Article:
Bankers are keen to lend to British agriculture and, with borrowing rates at “historically low levels”, now would be a good time to secure any long-term finance.

According to Barclays agricultural specialist Martin Redfearn, farming has survived the recession pretty well. People were still buying food and, while there had been some trading down, it was mainly the “near to market” end of the food chain that felt the effects, he told this week’s HGCA outlook conference in London.

“I’m not sure that growers of broadacre crops will have noticed the effects of the recession on consumption patterns,” he said. “They’ve been supplying the same amount. It’s just the end uses that have changed.”

The fact that agriculture was still relatively secure was reflected in recent lending figures, which showed that farm borrowing had reached a record £11.32bn in June, 7% more than a year ago. “Clearly the banks are still lending, despite all the media reports.”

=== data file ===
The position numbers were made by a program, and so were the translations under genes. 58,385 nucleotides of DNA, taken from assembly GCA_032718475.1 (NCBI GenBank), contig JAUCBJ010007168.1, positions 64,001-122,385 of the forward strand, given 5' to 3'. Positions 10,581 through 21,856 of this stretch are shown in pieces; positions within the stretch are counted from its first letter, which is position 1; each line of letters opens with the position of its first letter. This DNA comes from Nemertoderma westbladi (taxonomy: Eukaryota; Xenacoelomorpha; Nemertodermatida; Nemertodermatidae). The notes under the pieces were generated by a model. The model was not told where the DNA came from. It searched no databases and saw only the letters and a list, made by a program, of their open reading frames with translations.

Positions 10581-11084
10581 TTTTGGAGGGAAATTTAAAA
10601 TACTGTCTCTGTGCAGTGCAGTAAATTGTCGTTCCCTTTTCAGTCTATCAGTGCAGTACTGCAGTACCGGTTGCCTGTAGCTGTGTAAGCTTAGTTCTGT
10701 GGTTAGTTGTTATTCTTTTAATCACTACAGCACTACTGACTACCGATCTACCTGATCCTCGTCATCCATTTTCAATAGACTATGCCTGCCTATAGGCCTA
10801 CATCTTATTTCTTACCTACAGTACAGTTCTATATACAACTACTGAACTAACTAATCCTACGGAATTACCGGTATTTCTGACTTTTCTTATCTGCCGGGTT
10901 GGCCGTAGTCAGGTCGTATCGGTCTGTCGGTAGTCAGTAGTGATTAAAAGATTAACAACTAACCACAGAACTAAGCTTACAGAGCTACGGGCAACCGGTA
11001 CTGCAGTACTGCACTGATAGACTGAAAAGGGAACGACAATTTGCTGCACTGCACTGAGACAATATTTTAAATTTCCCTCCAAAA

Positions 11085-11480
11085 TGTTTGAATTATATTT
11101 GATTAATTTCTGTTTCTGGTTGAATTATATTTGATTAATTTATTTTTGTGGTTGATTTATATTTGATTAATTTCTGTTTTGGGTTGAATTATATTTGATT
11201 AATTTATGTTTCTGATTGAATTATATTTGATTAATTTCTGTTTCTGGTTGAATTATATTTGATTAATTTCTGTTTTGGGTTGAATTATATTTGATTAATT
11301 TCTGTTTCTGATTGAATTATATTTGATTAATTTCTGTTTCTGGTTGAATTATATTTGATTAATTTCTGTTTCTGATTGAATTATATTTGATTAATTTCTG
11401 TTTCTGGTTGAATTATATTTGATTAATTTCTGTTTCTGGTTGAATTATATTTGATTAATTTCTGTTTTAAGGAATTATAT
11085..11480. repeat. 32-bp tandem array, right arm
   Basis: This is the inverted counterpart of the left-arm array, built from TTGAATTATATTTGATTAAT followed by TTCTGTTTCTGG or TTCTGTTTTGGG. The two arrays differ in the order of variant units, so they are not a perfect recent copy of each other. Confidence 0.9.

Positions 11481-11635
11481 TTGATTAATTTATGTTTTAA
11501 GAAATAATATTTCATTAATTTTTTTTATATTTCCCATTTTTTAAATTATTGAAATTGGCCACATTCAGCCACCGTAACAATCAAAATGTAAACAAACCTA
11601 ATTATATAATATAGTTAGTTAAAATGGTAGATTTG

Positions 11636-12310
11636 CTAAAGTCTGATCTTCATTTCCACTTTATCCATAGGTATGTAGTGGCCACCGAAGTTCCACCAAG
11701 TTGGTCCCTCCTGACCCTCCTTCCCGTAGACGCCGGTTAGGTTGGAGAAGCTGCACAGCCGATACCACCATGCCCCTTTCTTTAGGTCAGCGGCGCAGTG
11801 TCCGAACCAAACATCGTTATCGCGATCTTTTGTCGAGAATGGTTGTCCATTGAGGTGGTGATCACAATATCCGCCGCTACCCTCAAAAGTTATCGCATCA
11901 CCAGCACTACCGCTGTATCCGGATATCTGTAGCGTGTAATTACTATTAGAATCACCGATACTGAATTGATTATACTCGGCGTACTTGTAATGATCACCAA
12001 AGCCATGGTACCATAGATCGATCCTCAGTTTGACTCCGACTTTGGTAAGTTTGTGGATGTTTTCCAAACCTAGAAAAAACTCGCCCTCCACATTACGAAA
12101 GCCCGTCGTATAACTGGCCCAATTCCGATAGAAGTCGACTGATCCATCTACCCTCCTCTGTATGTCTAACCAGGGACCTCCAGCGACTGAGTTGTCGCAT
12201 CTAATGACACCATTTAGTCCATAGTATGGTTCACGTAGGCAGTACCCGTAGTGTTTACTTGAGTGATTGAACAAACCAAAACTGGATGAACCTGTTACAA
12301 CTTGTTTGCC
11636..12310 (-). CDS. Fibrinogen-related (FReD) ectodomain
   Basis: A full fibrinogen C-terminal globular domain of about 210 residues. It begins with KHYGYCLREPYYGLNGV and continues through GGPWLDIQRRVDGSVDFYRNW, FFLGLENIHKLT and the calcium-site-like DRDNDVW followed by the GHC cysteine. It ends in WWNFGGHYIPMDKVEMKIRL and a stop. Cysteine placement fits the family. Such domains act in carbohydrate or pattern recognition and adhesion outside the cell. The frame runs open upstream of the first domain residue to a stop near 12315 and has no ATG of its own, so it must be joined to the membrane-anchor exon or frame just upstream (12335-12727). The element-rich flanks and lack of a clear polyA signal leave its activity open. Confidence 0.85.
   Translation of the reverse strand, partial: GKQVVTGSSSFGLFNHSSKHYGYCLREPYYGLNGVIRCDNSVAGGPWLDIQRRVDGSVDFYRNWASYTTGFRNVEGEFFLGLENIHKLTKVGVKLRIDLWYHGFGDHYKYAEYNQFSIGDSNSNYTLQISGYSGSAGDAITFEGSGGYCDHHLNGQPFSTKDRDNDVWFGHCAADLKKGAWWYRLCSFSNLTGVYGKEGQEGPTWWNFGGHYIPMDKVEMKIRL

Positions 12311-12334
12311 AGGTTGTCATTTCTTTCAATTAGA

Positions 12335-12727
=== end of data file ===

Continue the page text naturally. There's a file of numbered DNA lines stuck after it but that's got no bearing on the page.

Mr Redfearn said this was not just because the bank’s money was secured against the value of land, but because farmers were good at repaying their debt. “We have conservative lenders and conservative borrowers, which makes for a fantastic banking relationship.”

As for the cost of borrowing, that would depend primarily on the supply of money and the demand for it. The Bank of England base rate was fairly irrelevant.

Initially, following the credit crunch, the supply of money had shrunk, while the extra regulatory burden had also raised costs. But, with confidence returning, so banks were more willing to lend to each other and the interbank lending rate had dropped below 1%.

With five-year money now available at between 5% and 6%, farmers should seriously consider locking in if they have long-term investments in mind, Mr Redfearn told Farmers Weekly.